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Biographical entry Phillips, Miles Harris (1875 - 1965)

MRCS 1900; FRCS 1903; MB London 1900; BS 1903; DSc 1939; LRCP 1900; FRCOG 1929; Hon MD Bristol 1933; Hon DSc Sheffield 1939.

Born
1875
Portishead
Died
29 January 1965
Occupation
Obstetrician and gynaecologist

Details

Miles Harris Phillips was born at Portishead, near Bristol in 1875, and was educated at Bristol Grammar School where he became captain of cricket, and his love of the game was life-long. He did his pre-clinical studies at University College, Bristol, and then came to King's College and the London Hospital for his clinical work. He qualified with the Conjoint Diploma and the MB London degree in 1900, and three years later passed the BS and also the FRCS examinations.

His long and distinguished career as an obstetrician and gynaecologist began in 1904 with his appointment as house surgeon to the Jessop Hospital for Women, Sheffield. In 1907 he became a member of the honorary staff, and from 1921 till his retirement in 1935 he was senior surgeon, and Professor of Obstetrics and Gynaecology in Sheffield University. This was a part-time chair, but his enthusiasm for teaching brought him to the hospital at 9 o'clock on most mornings, for he regarded the demands of a busy private practice as of secondary importance to his academic duties. His students greatly appreciated his ability to teach them from his own extensive practical experience, and though he was an exacting chief, his postgraduate assistants realized that his strictness and insistence upon the highest standards of clinical work were to be accepted in their own best interest. His patients also became aware of the depth of his personal care for them, and loved him in return.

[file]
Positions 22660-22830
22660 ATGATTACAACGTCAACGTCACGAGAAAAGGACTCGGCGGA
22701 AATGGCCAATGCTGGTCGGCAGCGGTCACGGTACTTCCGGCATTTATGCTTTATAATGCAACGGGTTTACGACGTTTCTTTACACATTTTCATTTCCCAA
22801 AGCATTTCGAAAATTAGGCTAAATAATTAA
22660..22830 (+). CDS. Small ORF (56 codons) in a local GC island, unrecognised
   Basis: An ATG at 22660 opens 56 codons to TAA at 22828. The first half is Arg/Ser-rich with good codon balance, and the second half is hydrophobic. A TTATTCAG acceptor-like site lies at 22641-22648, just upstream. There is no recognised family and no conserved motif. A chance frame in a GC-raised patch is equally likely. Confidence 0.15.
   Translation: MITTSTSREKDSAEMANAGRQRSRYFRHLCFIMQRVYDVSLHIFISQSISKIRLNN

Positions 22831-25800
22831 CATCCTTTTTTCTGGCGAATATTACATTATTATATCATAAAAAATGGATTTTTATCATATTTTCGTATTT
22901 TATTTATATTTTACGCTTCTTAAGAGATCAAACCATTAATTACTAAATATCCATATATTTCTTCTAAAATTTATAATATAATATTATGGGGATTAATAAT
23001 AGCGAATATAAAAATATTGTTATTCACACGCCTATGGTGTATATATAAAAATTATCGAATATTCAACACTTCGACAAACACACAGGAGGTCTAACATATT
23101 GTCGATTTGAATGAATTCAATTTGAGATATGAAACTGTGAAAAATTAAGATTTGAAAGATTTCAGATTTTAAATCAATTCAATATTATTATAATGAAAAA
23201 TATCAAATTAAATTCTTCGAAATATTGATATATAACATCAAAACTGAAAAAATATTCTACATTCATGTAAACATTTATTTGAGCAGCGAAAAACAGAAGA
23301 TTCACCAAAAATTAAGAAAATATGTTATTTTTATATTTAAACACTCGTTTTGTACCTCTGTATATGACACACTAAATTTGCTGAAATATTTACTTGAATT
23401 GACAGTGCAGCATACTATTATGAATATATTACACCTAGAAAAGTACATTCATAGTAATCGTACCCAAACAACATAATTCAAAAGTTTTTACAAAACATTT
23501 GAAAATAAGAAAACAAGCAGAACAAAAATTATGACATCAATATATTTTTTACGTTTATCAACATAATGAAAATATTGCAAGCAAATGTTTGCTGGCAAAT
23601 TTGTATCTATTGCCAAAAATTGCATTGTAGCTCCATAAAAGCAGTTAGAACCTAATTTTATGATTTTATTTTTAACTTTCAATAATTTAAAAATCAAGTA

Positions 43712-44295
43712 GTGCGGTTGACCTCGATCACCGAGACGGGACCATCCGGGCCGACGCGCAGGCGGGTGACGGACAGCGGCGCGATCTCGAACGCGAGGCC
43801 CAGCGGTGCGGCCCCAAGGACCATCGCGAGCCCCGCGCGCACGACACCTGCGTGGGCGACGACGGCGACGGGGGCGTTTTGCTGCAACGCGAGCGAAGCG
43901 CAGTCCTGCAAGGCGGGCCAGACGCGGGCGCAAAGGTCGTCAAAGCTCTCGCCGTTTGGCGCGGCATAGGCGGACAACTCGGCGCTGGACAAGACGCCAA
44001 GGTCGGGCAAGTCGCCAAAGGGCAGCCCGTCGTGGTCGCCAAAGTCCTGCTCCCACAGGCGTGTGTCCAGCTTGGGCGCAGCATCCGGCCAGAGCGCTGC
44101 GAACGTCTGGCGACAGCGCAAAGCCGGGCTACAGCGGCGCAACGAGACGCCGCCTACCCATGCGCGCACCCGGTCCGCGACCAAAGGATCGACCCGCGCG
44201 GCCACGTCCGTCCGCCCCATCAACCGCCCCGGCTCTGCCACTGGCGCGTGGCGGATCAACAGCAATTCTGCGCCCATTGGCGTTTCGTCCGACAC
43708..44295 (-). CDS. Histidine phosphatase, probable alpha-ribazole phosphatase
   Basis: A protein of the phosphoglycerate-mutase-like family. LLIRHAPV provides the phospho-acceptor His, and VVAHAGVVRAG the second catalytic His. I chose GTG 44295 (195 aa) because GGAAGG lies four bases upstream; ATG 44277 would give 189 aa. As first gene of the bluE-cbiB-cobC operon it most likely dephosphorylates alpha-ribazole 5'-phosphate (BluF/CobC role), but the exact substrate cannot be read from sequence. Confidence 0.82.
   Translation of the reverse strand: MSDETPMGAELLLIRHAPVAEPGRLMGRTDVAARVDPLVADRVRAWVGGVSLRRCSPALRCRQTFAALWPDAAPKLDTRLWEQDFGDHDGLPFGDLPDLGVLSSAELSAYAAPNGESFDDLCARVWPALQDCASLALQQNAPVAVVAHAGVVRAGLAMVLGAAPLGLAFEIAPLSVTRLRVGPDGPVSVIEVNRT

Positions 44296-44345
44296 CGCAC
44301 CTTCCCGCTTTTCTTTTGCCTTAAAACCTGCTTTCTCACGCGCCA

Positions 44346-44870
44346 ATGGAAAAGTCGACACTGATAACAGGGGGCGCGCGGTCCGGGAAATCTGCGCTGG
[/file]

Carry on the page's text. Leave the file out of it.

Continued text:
The high regard of his colleagues was indicated by his election in 1929 as a Foundation Fellow of the Royal College of Obstetricians and Gynaecologists of which he became Vice-President from 1937 to 1940. His expert knowledge of the literature of his specialty made him a valued member of the library committee of the College for the rest of his life; and his own library was remarkable not only for its size but particularly for the large number of classical items concerning the development of the practice and the science of midwifery during the past four centuries, which made it what must have been the finest collection of old obstetrical books in private ownership.

Other evidences of esteem were the award of the honorary MD degree by the University of Bristol in 1933, and of the Honorary DSc of Sheffield in 1939. He acted as an external examiner in the Universities of London, Glasgow, Manchester, Leeds, Birmingham, Belfast and Dublin.

Phillips was the author of several articles on the history of obstetrics, William Smellie being one of his great heroes. He was an active member of the North of England Obstetrical and Gynaecological Society for over 30 years, and its President from 1918 to 1920. He was also President of the Section of Obstetrics and Gynaecology of the Royal Society of Medicine.

In the years between the wars the medical profession in Sheffield and three remarkable leaders - Arthur Hall, Ernest Finch and Miles Harris Phillips - and it seems strange to-day to realize that their retiring age from hospital practice was sixty. It is not surprising, therefore, that when Phillips retired to Laugharne in Carmarthenshire he should have become involved in the establishment of a department of obstetrics and gynaecology in the local hospital, and the maternity wing of the Carmarthenshire Infirmary is now named after him.

In 1909 he married Edna Sinnock of Portishead, and the fifty-four years of family life which followed were intensely happy, for his wife sustained him with devotion and affection throughout the busy years of practice and the long period of retirement. When he died at the age of 89 on 29 January 1965 his wife and their two sons survived him, and he was buried in his native parish of Portishead.

Sources used to compile this entry: [Lancet 1965, 1, 389; Brit med J 1965, 1, 456; The Times 1 February 1965 pl4d].

The Royal College of Surgeons of England